Those six things fell together so perfectly in The Dark Knight. It was a film that revolved around the slow rise and payoffs of two major action sequences, each with two or three parts: the lengthy introduction to the Joker and Gotham's underworld, proceeding through a series of plays and counter-plays that plateau with Gordon's "death"... the first major ascent and climax as the Joker chases Harvey Dent through Gotham, gets caught, and escapes while Rachel Dawes is killed... another tense, extended low-key sequence, as Harvey is corrupted and The Joker lays plans for a final showdown... and the climactic battle sequence, the fight for Gotham's soul in the rooftops, on the river, and at Gordon's home. Nolan orchestrated the whole thing like a grand symphony, tuning and conducting the rises and falls until every demand of the viewer was sated.

Those six things are all there in The Dark Knight Rises. The problem is, they're rushed together, glued into a kludge of ideas and sucker-punches that doesn't seem to have any rhythm at all. Tom Hardy almost makes Bane genuinely inspiring (I didn't really mind the voice much), but he's undercut by the need for a cheap twist at the end of the film. Anne Hathaway does justice to her role as Catwoman, but she is sabotaged by the populist theme and the conventional crisis-of-conscience device, which undermine her integrity. Nolan gets caught between the closely-linked wheels of the populist Gotham and the timely Occupy references, and he doesn't end up fleshing out either idea sufficiently. The Batman-as-symbol theme is draped over this whole structure, but it never reaches a moment of real clarity, as Nolan is caught up in the need to make Batman a traditional action hero and Bruce Wayne a winking playboy survivor.

This is the basic failure that motivates so many of the further complaints about TDKR. The plot is full of holes and the motivations are often indecipherable, because each character was trying to fit into a grand mosaic of elements that just weren't left any time to fall into place. Because Nolan was trying to get so much stuff in, the film felt rushed, even though it was a full one hundred sixty minutes. It could be reverse-engineered and put back together much more organically, and you could probably still keep most of the writing and plot developments... you would just have to extract a few threads to give the rest more space to breathe. You'd need to let go of some of the abstract ideas, some of the Occupy references and current-event set-pieces, and you'd need to give more love and attention to Bane, Selina Kyle, and Catwoman... those characters need space to stand on their own, to make decisions that seem meaningful within their particular moral arc.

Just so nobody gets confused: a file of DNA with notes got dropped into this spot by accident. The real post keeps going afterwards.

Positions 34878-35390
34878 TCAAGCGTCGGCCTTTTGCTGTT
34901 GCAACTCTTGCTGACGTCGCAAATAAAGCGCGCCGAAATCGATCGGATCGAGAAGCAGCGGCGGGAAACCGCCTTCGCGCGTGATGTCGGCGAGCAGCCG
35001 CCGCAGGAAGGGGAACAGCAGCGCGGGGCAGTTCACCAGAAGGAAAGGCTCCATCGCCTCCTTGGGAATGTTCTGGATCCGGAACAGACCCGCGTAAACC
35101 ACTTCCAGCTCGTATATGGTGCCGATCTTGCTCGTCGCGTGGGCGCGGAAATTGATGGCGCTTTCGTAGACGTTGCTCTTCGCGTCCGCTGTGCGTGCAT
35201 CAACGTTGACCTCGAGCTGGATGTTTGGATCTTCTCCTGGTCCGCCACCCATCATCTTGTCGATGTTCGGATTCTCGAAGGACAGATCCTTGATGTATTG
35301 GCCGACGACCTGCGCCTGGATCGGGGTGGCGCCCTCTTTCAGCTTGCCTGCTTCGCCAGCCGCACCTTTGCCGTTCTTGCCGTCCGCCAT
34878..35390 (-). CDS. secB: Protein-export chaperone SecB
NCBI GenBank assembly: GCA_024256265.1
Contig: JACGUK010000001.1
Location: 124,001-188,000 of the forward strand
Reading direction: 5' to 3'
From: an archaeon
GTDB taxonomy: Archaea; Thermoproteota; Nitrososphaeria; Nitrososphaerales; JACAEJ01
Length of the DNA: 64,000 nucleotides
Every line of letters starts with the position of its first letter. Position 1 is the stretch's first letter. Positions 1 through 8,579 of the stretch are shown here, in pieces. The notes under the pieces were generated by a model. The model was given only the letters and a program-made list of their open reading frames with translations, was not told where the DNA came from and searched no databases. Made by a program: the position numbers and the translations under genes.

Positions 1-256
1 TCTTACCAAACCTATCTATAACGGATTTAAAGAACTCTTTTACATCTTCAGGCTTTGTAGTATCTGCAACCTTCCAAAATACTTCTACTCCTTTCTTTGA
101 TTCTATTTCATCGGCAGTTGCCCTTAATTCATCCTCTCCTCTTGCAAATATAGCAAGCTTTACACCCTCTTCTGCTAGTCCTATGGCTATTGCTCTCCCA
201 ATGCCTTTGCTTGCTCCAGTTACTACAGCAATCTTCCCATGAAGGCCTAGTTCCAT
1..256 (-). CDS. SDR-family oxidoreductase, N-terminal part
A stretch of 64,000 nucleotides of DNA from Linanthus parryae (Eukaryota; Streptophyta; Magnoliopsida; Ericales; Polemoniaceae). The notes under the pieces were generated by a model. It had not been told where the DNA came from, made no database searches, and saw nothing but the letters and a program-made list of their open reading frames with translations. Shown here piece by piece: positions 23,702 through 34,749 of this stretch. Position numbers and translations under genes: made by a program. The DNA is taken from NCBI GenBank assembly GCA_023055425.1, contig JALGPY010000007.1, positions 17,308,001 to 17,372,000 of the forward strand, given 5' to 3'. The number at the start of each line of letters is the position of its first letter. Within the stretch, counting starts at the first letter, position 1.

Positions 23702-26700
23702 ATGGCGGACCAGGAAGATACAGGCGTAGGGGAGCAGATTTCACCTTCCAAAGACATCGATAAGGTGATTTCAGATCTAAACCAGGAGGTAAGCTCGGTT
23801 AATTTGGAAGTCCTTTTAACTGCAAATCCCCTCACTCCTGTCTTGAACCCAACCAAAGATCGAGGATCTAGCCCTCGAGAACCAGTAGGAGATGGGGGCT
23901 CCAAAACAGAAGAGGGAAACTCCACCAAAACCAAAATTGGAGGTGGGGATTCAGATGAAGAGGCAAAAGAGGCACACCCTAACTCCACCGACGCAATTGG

Even without the substance, you can see the plot engineering going on. The fights between Batman and Bane occur at the correct times... right in the middle, and at the moment of maximum crisis... but they have no soul, looking less like tactical encounters and more like games of Rock 'Em Sock 'Em Robots. Bane's build-up is hasty and obscure, but we're good at responding to Nolan's rudimentary cues, so we know he's supposed to be terrifying and malevolent... but even as we buy into his evilness, we're cheated out of a gratifying defeat, because the guy is just blasted off-screen by a battery of guns. And it's a lovely setup that Bane treats Gotham as a doomed revolution, so yes, we want to experience Gotham as a chaotic locus of resistance poisoned by a petty tyrant. But that experience never gets fleshed out, because we don't spend any time among the citizens of Gotham. It doesn't look like a police state, nor like London during the 2011 riots. It just looks like a bunch of cleared streets, a big controlled set for furtive encounters between our protagonists.

The moments with Bane, Selina Kyle, and Scarecrow make it worth another viewing some day, and I want to congratulate all the actors for bringing these clumsily-scripted characters to life. But I'm eager for Nolan to make another film for his own edification, because this one is his biggest stumble, in my opinion. Nolan knows the art of cinema, but I think, by acting as an engineer in this last entry, Nolan neglected his role as an artist.